“He helped a generation to rediscover the tools of social science,” Professor O’Connor said, and “reintroduced them to a language — a counternarrative — for discussing poverty.”"Narrative" is used to describe a "story" about something. Politically, it is not about truth or facts or data. It is about defining the framework that people are allowed to use to discuss an issue. By out-working, once a narrative has been set, any facts, any data, that counter the narrative can be ignored. Welfare reform worked? It can be ignored because that is not part of the narrative.
"Rediscover" the language of the 19th century, of Marx, and the early socialists and the progressives of the early 20th century. Again, 19th century solutions to late 20th century issues.
In the 1990s, Professor Katz joined a heated debate about a segment of the poor referred to as “the underclass” — drug addicts, dropouts, unwed mothers, long-term welfare recipients and others who formed a “culture of poverty” supposedly beyond help.Call them what you want. These people are real, and they need to be dealt with as people and as a class.
It is ironic that a socialist would complain about creating a class of people. For Marxists and Socialists, this is usually a full-time occupation.
Professor Katz said the idea of poverty as an “underclass” problem was misguided.
“The processes creating an underclass degrade all our lives,” he wrote...This is a "proof by assertion" fallacy. How does it degrade all our lives? My life or the lives of Hollywood starlets, Wall Street stock traders, and professors at elite universities?
The underclass has existed forever. Charles Dickens wrote about it for years during the early 1800's. Sir Arthur Canon Doyle features the underclass in some of his Sherlock Holmes stories in the late 1800's.
...Adding, “We will flourish or sink together.”This is also "proof by assertion." It cannot be easily refuted because there is no evidence given that it is true. And in fact, there is no socialist evidence that it is true.
It is also a socialist truism. It is a basic assumption underlying all socialist thinking. As such, it can neither be proven true or false.
The symbol of the Fascists was a bundle, or "fascia," of sticks, bound together to symbolize the idea of "strength through unity" of "flourishing or sinking together."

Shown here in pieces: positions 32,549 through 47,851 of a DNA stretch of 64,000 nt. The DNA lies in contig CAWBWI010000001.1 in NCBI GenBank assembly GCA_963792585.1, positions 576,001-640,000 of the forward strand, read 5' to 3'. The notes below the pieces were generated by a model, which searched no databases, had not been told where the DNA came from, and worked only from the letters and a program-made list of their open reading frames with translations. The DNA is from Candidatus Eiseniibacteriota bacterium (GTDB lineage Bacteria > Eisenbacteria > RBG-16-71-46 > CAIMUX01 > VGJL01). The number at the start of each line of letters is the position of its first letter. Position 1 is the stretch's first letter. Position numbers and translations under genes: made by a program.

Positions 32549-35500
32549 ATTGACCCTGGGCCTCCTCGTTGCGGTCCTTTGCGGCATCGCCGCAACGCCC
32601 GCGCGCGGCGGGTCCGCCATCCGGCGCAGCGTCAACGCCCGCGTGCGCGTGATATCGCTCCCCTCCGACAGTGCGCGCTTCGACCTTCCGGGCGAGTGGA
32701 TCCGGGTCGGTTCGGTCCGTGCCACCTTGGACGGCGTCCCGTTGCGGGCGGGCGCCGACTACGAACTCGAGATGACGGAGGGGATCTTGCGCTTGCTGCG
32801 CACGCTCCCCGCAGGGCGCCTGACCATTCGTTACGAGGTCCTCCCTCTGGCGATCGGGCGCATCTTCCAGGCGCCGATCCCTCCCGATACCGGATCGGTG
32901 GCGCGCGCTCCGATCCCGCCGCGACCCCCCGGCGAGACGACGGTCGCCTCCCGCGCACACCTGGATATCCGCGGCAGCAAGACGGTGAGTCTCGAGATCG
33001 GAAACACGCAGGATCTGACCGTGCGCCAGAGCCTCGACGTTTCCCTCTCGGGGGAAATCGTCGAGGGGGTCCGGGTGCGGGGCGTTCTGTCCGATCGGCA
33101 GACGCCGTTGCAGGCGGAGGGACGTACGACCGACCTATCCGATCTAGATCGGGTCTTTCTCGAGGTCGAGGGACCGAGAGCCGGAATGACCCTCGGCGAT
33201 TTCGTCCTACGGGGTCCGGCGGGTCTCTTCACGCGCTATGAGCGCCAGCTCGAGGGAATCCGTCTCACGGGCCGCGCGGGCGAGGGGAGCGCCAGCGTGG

And, yes, Fascism is leftist and socialist. Mussolini repeatedly declared himself, and his policies and his philosophy, as socialist and "of the left."
Socialism has a basic contradiction in it. The Marxist version breaks all of society down into classes that are at war with one another.
Feminism adopted this mode of thinking by making men the oppressors and women the oppressed. The war of the sexes is, for them, a real battle that only one side can win.
The same with race relations in the US, whites are the oppressors of the blacks. And, yes, there is some basis in reality for this view. The white, Anglo-Saxon, protestant males of 18th and 19th century America were on top, until the Irish, the Jews, the Italians, the Blacks, the Hispanics, the Asians, and all women were invited in.
On the other hand, socialism views us all as one: "We will flourish or sink together."
There is a way that this idea has already been proven true, and it is not by a socialist, or by socialist thinking.
The free-market economy (not to be confused with "capitalism") has made everyone's boat rise, except for the "underclass." The Dickensian poverty of the 1800's, destitution, is rare. And usually only in the "under-most" part of the underclass, which in itself is the under-most part of the lower class.
But look at the list as to who is included in the underclass: drug addicts [I would include alcoholics here, as well], dropouts, unwed mothers, long-term welfare recipients.
The first three all prove the "micro view" correct: they are in the underclass due to pure poor choices.
As for long-term welfare recipients, if you grew up in a culture of welfare, in a ghetto, and have people tell you, all your life, that you will never get out because the "Man" (the white man) will never let you out, you would believe that you have no choice. So it is not a "poor choice," but a lack of hope, to remain there. And bad habits, and bad role-models, and bad schools, and bad etc.
Oddly enough, for a person considered an important researcher and thinker, he apparently has no Wikipedia page.
Odder still, he died in mid-August, and the NYT only got around to posting an obituary on September 4th.